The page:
In a world that has been over-consumed by civilization, Virgin “Ginny” Jackson presides as ranger over the last standing natural park — reminiscent of the Outback (or an Old West-themed desert). Drugs and murder lead to the recruiting of US Marshall, Nate Sixkiller, who is part of an agency that polices mystical events. His experience proves timely when Virgin receives an omen from a supernatural creature from her childhood. As expected, the two law enforcement agents clash, but work together through a series of calamities to bring justice with their peacemakers in hand.

This book truly defines genre blending. It certainly is the space western that is implied with the book’s cover, but don’t expect to find a Firefly spin-off inside. In fact, this book reads much more like an urban fantasy/mystery than a futuristic six-shooter. While the mashing up of genres has become common-place in the last decade, I find it often comes at the expense of the story. In Peacemaker, de Pierres weaves her Sprawl-like setting with the supernatural without jarring the reader.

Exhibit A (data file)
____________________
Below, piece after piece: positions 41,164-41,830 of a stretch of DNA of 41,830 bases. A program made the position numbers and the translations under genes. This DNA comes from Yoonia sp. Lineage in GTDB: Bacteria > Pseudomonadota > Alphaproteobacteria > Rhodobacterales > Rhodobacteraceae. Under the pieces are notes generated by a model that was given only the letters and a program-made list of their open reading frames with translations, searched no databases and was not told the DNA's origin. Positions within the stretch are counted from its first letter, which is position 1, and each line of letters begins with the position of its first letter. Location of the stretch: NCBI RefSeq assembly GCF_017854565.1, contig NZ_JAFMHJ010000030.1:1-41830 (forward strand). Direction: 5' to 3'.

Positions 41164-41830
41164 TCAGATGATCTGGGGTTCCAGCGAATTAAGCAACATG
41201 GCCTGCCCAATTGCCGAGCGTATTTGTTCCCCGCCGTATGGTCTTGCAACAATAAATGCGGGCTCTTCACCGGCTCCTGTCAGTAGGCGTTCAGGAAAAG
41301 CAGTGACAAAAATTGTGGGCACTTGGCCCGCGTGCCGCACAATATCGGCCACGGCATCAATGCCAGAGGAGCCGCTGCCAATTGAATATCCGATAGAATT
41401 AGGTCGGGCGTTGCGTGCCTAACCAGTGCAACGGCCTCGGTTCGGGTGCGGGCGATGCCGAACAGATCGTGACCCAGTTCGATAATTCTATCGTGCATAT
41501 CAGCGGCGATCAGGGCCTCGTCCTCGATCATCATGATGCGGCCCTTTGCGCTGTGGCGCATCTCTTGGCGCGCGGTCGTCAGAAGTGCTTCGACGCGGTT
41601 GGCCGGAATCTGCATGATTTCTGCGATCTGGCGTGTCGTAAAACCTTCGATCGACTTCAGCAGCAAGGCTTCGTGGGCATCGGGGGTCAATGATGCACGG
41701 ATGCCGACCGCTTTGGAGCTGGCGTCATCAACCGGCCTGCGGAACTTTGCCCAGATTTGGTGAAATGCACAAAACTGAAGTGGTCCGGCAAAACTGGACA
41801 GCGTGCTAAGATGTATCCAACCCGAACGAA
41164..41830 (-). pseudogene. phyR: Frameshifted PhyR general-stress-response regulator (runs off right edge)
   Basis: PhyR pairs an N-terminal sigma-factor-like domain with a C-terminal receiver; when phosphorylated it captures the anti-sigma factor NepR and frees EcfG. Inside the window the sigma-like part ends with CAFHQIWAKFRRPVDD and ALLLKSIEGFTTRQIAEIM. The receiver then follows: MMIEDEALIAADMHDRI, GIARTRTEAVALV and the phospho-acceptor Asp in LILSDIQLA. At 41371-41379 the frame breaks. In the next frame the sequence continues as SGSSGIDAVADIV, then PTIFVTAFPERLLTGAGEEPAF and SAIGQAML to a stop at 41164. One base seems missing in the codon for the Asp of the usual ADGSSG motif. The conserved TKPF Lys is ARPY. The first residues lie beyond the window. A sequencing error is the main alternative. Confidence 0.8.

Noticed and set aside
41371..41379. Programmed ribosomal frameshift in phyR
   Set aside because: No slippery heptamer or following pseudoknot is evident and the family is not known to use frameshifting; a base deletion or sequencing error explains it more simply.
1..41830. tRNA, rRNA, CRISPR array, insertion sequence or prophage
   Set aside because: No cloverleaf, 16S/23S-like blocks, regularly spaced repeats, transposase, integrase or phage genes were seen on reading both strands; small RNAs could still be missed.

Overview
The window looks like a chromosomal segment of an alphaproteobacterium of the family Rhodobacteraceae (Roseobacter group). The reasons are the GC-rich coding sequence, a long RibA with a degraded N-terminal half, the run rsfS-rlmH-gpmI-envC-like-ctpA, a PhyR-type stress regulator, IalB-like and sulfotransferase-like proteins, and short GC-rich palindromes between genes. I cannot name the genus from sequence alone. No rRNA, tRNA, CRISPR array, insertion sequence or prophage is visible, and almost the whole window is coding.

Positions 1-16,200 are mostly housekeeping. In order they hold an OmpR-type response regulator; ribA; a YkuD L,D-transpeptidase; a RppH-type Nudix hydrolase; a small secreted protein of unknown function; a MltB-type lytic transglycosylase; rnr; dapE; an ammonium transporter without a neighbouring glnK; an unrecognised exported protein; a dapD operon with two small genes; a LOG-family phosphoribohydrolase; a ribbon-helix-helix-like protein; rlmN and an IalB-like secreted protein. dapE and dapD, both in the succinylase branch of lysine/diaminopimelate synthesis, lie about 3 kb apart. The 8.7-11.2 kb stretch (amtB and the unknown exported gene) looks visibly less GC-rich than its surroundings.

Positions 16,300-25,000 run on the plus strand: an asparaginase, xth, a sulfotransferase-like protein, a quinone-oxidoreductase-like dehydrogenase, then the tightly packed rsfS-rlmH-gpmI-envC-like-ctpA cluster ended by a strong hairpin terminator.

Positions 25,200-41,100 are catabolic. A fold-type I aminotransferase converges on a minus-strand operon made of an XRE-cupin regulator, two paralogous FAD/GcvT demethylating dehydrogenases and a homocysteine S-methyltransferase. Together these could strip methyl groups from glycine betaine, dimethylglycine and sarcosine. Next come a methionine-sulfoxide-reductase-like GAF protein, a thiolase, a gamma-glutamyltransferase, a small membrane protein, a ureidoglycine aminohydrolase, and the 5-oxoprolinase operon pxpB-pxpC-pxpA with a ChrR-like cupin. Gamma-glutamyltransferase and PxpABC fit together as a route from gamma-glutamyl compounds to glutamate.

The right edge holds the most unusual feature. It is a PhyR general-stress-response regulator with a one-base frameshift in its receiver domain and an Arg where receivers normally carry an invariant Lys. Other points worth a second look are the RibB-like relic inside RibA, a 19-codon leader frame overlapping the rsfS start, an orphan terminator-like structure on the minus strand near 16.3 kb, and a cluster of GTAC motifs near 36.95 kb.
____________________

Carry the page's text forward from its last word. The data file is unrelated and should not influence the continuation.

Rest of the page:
The prose is sharp and the book is what you would expect from Angry Robot. The short sentences, active voice, and pulpy jargon reminded me of a science fictiony noir novel..

The characters are what help this novel shine the most. Aside from the diverse personalities in Virgin and Nate, Virgin’s friend, Caro, is a bridge between the law enforcers and the law breakers (of which there are many that work with and against Virgin). The individuality of these characters broaden the world that is very different from the one we know.

I found the book enjoyable and fast-paced, but it would be an exaggeration to say that I loved it. There is a lot of action, but ultimately I didn’t form an emotional attachment to the characters and the mystery wasn’t intriguing enough for the plot alone to carry it through. This comment may be a reflection on me as a reader more than on the novel itself, since I am unable to pinpoint any flaws that left my reading experience to be any less than stellar.